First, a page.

NY Times’ Censorious Techie Kevin Roose Sets Joe Rogan Up for a Fall

New York Times tech reporter-columnist Kevin Roose took on the controversy between hugely popular podcaster-interviewer Joe Rogan and the music-media streaming provider Spotify over supposed misinformation Rogan spread about Covid vaccines in an interview with a controversial doctor. The story dominated the front of Tuesday’s Business section: “Staying Power Of an Uproar.” 

It wasn’t hard to spot Roose was setting Rogan up for a fall. His jittery fear of conservative “misinformation” online has only increased during the COVID era and the Black Lives Matter riots:

Stop me if you’ve heard this one before:

Popular internet personality and beloved by millions of people for his humorous, anti-establishment comment, is now the focus of intense backlash from critics who accuse him. This is dangerous misinformation.

The controversy engulfs the creator’s biggest platform, which has rules prohibiting dangerous misinformationNow it is being pressured to enforce these rules against one its most high-profile users.

….the backlash intensifies. A boycott of civil rights groups is called for. Advertisers withdraw their advertisements. The hashtag trend. The platform’s employees threaten to walk out. The platform’s employees threaten to walk out. Days later, the chief executives is faced with the dilemma of whether to bar a famous creator (and face the fury and anger from his fans) or become a hypocriteallow dangerous behaviors to continue.

How many times has Roose accused Rogan of misinformation?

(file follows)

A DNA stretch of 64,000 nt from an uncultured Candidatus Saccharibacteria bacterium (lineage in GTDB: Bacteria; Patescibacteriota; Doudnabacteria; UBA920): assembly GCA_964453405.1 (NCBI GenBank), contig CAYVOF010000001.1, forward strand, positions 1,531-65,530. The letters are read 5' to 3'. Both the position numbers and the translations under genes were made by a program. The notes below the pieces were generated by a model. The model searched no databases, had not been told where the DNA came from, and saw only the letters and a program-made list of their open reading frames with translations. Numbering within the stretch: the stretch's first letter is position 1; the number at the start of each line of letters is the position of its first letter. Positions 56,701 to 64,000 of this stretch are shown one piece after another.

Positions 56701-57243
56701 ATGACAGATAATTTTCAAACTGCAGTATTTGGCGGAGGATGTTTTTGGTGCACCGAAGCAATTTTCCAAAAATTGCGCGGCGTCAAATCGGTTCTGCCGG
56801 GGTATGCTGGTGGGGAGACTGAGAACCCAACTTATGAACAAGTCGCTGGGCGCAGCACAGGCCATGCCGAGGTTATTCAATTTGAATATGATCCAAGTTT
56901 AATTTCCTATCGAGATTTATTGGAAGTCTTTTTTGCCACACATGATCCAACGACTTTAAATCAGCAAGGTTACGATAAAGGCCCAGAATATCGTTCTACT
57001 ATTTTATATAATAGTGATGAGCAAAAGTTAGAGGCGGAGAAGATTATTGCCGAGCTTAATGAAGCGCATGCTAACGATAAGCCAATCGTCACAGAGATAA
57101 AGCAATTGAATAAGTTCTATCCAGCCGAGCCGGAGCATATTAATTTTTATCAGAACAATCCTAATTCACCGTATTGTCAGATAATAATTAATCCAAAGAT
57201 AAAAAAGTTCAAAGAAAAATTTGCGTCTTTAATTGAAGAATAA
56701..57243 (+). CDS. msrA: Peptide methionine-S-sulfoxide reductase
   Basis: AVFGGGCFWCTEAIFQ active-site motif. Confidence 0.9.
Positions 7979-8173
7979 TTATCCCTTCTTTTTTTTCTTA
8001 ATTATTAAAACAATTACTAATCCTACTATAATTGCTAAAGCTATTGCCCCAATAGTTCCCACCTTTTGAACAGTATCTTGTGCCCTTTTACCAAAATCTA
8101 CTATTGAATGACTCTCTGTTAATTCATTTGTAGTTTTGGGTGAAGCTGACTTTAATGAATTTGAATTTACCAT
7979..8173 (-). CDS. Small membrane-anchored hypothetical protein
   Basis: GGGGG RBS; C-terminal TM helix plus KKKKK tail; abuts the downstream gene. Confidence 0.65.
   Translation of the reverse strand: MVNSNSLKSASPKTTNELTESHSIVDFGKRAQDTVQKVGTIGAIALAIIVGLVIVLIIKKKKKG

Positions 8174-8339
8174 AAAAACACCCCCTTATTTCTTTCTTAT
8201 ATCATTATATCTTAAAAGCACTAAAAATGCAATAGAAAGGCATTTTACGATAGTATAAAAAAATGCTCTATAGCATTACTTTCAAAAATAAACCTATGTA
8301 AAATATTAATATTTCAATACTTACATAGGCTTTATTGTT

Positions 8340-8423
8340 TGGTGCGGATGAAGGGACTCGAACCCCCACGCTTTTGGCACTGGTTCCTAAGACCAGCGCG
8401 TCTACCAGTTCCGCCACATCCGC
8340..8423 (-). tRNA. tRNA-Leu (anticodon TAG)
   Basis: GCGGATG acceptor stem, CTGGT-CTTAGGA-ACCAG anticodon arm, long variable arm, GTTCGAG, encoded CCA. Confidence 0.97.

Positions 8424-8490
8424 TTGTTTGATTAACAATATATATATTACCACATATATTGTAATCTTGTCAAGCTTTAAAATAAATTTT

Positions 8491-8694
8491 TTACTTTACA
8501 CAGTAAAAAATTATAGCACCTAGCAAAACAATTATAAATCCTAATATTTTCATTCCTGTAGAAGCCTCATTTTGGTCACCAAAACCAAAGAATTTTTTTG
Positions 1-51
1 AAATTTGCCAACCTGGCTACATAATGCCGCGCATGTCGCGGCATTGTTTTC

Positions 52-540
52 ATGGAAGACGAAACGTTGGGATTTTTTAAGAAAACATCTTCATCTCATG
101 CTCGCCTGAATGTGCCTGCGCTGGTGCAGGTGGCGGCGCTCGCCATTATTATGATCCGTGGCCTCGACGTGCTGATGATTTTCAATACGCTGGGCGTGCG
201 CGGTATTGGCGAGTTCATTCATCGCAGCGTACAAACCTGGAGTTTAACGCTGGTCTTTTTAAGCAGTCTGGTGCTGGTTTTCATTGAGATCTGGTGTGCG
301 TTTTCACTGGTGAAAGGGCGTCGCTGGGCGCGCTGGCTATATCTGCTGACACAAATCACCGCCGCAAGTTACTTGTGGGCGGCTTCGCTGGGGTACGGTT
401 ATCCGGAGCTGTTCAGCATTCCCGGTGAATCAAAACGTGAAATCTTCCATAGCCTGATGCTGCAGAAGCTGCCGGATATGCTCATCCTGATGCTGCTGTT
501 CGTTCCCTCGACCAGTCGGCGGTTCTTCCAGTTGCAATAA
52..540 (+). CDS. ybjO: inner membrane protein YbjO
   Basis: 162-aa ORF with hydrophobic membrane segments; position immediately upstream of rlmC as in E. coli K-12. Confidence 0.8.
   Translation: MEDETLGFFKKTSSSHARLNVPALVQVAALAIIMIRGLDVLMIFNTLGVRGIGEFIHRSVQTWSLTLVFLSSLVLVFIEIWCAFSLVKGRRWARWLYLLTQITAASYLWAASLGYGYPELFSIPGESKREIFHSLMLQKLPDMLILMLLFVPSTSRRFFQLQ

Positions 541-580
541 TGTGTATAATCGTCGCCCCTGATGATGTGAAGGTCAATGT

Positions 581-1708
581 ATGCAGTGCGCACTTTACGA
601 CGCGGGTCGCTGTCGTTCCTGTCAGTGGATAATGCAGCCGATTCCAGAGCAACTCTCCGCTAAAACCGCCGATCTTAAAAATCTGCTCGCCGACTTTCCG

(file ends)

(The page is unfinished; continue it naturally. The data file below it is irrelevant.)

Now, it’s Spotify’s turn. After Mr. Rogan’s death, Spotify has been urged to act against Joe Rogan by its audio company. accused of promoting Covid-19 misinformation on his show, including hosting a guest who had been barred by Twitter for spreading false information about Covid-19 vaccines. This month, a group of hundreds of medical experts urged Spotify to crack down on Covid-19 misinformation, saying Mr. Rogan had a “concerning history” of promoting falsehoods about the virus.

Roose arranged methods to attack Rogan in the guise reporting

After arguing that Spotify’s exclusive rights to Rogan’s show “gives the company more responsibility for his show than others it carries,” he pivoted to the threat of music stars withdrawing their hits: “…in theory, musicians with enough firepower could force change simply by threatening to remove their albums. (As a viral tweet last week put it: “Taylor Swift could end Joe Rogan with a single tweet at Spotify.”)…”

So, how will Mr. Rogan’s backlash cycle end? It’s hard to say.

It’s clear how Roose wants it to end, given his obsession with “misinformation.” As if Rogan is purposely spreading lies (and who decides what is “misinformation” on Covid anyway?As opposed to drawing out controversial people in interviews.

The reporter was certainly casual about people he doesn’t like, even presidents, being permanently banned from online public spaces:

There is a possibility that the end result will be similar to Mr. Jones’ and Mr. Trump’s. Their outrageous behavior (and continued flagrantly violating the rule even after being called-out) led Twitter and Facebook to merge. We had no choice but to permanently close them down.

Roose doesn’t think it’s going to “simply fizzle out…given that boycotts have already begun and appear to be snowballing.” He ended with this encouragement to the ban-Rogan brigade:

Spotify may think it’s gotten past the worst of the Rogan backlash. Recent history has shown that even though it may seem like Spotify is over the worst of the Rogan backlash, this can often be just a warmup.

Roose is a longtime opponent of conservative online speech and appears to be lacking both a sense for proportionality and a sense humor. He even finds the Christian satire site Babylon Bee “misinformation.”

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